1984 Reading Log
Part 1 Sections 1 & 2
Winston Smith lives in a dystopian society where the government has total control. He lives in London, Oceania, one of the three superpowers of the world. He starts to doubt the teachings of the Party and question his identity.
"We shall meet in the place where there is no darkness" (Orwell 35).
What is the purpose of the Two Minutes Hate?
Why does the government uphold a paradoxical set of values such as "War is peace?"
Learning Station 1 - I Spy
He seems quiet and agreeable. He smiles often and finds many things funny, so he must have a good sense of humor. He likes to wear colorful socks.
I felt uncomfortable and awkward sitting and staring at someone. I didn't want them to find out because they would be embarrassed if they did.
Part 1 Sections 3-6
The government wishes to turn people into callous robots who know nothing more than the principles of the Party. People have no voice whatsoever; they are like drones who listen to and believe everything their commanders say. Winston's tacit thoughts and seemingly indelible memories are what could get him arrested. The government wants to keep people ignorant and quiescent so that they can "narrow the range of thought." The government also seems to keep many things clandestine and gives people little knowledge about its true purpose.
Part 1 Sections 7 & 8
1. How does Winston really feel about the dark-haired girl?
2. In what ways is Winston starting to think like a rebel?
3. Why is the government tricking people into thinking that there is a big Lottery prize?
Winston says he is aware that “...the [Lottery] prizes [are] largely imaginary. Only small sums [are] actually paid out, the winners of the big prizes being non-existent persons” (Orwell 98). The government is getting its people worked up over a nonexistent big prize because they want people to live with the false hope that they will one day win the prize. Again, this goes back to the government wanting its people to think that the world is better and more hopeful that it really is.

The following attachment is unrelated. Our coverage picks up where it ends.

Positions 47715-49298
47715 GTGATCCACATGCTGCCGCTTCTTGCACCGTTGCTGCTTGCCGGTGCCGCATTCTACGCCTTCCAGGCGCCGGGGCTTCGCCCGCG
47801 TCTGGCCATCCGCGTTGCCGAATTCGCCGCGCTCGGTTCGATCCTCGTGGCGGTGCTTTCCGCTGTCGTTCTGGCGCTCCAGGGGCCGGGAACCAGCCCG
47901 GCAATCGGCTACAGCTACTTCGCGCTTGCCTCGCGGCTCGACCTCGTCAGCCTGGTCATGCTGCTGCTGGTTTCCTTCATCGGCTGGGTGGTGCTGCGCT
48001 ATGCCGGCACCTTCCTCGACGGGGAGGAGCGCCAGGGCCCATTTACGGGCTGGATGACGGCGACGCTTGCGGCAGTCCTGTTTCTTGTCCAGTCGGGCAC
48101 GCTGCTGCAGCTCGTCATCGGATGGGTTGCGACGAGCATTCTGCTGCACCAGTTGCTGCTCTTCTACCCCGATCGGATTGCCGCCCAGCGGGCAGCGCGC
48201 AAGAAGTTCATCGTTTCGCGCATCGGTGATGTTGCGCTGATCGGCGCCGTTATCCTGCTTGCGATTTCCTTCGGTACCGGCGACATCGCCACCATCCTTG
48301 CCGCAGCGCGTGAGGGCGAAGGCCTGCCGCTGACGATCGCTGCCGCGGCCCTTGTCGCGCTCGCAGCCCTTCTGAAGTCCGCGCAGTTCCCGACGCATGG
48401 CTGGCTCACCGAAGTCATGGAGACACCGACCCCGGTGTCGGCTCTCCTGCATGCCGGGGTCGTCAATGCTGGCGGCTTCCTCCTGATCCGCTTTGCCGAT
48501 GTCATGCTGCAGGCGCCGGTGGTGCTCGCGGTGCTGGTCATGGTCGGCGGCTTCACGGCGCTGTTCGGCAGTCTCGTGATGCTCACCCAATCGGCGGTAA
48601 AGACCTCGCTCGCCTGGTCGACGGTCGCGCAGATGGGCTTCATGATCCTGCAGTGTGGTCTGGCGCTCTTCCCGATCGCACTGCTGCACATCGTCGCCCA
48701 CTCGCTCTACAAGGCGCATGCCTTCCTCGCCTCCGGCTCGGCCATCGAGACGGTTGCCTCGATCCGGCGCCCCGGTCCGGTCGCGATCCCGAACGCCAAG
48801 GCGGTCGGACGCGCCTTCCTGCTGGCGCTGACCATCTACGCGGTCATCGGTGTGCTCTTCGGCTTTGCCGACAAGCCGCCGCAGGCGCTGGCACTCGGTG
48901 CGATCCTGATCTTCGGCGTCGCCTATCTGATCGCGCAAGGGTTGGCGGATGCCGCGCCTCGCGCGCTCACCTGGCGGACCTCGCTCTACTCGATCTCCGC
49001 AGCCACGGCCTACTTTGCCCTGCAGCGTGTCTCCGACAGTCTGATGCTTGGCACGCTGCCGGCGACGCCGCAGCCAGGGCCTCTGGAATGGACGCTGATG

Part 2 Sections 1-3
Something drew Julia and Winston together, and it wasn't just physical attraction. Both of them have a deep hatred for the Inner Party members. When Winston asks her what she sees in him, Julia explains, “I’m good at spotting people who don’t belong. As soon as I saw you I knew you were against them.” (Orwell 135). She is referring to the Party, the people who are robbing them of their freedom. Winston also says that he wants everyone to be corrupt and rebellious. Julia replies, “Well then, I ought to suit you, dear. I’m corrupt to the bones” (138). They are both against their government and together they may be able to uncover its ways.
"Big Brother is watching you." The government is constantly watching the Party members through spies and telescreens. The four Ministries, the Ministry of Truth, the Ministry of Peace, the Ministry of Plenty, and the Ministry of Love, are groups that control the Party members' daily lives. Through these Ministries, Big Brother is able to watch and regulate his people.
Part 1 Sections 4-8
“It was as though they were intentionally stepping nearer to their graves” (Orwell 153).
“Sometimes, too, they talked of engaging in active rebellion against the Party, but with no notion of how to take the first step" (165).
“By sharing a small act of thoughtcrime he had turned the two of them into accomplices” (172).
“If you loved someone, you loved him, and when you had nothing else to give, you still gave him love” (178).
“We want to join it and work for it. We are enemies of the Party. We disbelieve in the principles of Ingsoc. We are thought-criminals. We are also adulterers” (184).
Torture Article Summary
The human rights group believes that former president George W. Bush should be held accountable for the harsh torture of terrorism suspects. Two men died while they were in CIA custody due to torture. Kenneth Roth believes that President Obama should investigate and act on these crimes. Obama had ordered that torture not be used in the US upon taking office, but he did not enforce it as a strict law. In the end the government made torture illegal, saying that anyone torturing another person should know that it is indeed against the law.